Serious objections to the editors' and referees' judgments are welcomed by Belleten. An appeal communication can be addressed to the editorial team at firstname.lastname@example.org if it is thought that the paper was rejected because the scientific content was misunderstood. This step does not warrant sending the article's revised version. The corrected version of the article will be sought from the author after the letter of objection has been placed on the Editorial Board's schedule and if it is determined that the objection is valid. As a result, the work is again can be sent out for review by an outside referee.
The letter of objection should contain all pertinent information. For each article, just one objection will be taken into account. This makes it crucial to express the objection in a comprehensible and straightforward manner. We don't consider several objections for the same article due to our experience and convictions, as we have found that lengthy conversations on rejected papers are unsatisfying for both authors and editors.
Conflicts of Interest
A conflict of interest occurs when a secondary objective (such as financial gain or personal competition) may influence professional judgment about a primary interest. The competing interests of the authors should be known in order to manage an article the best way possible, and if the work is published, readers should be made aware of this information.
Any financial or other interest that might get in the way with one's work, significantly influence one's objectivity, or unfairly benefit a person or group is considered a conflict of interest. The role of sponsors in the study, as well as all financial support received during the course of the research and paper production, should be disclosed. It should also be stated if there is no financing source. Consultancies, salaries, and grants are a few examples of potential conflicts of interest that need to be declared. The earliest opportunity should be taken to declare any potential conflicts of interest.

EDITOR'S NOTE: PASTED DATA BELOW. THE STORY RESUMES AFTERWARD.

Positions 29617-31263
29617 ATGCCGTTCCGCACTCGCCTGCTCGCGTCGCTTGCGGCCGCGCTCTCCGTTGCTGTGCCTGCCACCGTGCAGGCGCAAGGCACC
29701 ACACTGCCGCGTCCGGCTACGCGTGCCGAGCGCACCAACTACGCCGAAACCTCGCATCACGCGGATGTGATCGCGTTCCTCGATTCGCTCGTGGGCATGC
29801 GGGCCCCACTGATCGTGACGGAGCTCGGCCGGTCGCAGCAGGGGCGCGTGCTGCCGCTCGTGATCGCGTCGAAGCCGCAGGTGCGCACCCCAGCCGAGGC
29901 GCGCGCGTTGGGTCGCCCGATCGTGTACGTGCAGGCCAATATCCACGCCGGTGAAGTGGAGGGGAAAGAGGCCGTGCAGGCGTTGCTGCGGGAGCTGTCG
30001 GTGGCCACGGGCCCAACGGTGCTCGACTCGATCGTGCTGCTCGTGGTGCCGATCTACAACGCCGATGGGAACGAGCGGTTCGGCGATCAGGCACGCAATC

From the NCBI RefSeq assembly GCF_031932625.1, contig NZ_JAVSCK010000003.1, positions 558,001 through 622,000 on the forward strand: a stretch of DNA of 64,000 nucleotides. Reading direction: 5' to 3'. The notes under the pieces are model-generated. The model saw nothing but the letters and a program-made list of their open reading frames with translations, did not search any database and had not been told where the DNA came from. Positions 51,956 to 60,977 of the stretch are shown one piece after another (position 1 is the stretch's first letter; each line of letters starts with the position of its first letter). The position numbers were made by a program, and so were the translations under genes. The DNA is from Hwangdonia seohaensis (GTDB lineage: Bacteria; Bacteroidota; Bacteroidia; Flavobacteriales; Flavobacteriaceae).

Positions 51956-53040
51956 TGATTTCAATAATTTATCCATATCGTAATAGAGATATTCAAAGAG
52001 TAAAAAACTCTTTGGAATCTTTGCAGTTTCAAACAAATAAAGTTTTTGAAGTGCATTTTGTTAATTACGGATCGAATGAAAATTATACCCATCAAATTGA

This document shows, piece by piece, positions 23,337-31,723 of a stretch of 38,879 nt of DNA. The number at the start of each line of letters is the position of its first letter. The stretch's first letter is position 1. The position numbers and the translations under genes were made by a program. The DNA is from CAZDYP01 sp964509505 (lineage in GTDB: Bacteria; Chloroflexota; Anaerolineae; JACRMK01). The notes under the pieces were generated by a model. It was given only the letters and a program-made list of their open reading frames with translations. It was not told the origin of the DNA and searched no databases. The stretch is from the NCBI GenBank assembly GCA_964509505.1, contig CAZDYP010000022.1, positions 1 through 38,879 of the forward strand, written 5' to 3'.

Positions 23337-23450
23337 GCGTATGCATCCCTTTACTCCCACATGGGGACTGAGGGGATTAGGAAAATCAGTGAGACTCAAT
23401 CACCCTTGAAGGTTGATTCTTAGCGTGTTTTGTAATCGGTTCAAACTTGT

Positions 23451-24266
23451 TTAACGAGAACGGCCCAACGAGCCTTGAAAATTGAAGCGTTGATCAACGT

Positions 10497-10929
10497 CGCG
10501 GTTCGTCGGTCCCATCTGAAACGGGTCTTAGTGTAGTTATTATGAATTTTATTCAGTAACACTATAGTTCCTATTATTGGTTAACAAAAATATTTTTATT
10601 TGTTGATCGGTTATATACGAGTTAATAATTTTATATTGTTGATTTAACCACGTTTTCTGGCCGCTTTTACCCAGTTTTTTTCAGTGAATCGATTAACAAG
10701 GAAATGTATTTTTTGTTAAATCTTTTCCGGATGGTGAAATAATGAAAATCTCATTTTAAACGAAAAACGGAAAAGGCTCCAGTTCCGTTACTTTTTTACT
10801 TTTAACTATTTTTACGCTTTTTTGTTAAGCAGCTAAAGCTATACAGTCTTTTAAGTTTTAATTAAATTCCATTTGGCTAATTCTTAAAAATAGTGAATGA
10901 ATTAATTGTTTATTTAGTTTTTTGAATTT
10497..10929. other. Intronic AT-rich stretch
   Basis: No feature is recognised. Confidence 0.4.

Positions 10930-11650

To guarantee unbiased evaluations, Belleten has a specific procedure for dealing with submissions from editors, staff, or editorial board members. Such submission is initially forwarded to other publications. The submitter's status in the journal is suspended if this is not achievable. These submissions go through a double-blind review process.
Editors shouldn't participate in decisions regarding papers written by themselves or members of their family. Such a work should also go through all the standard journal procedures. The editor shall adhere to ICMJE criteria regarding author and referee disclosure of any conflicts of interest.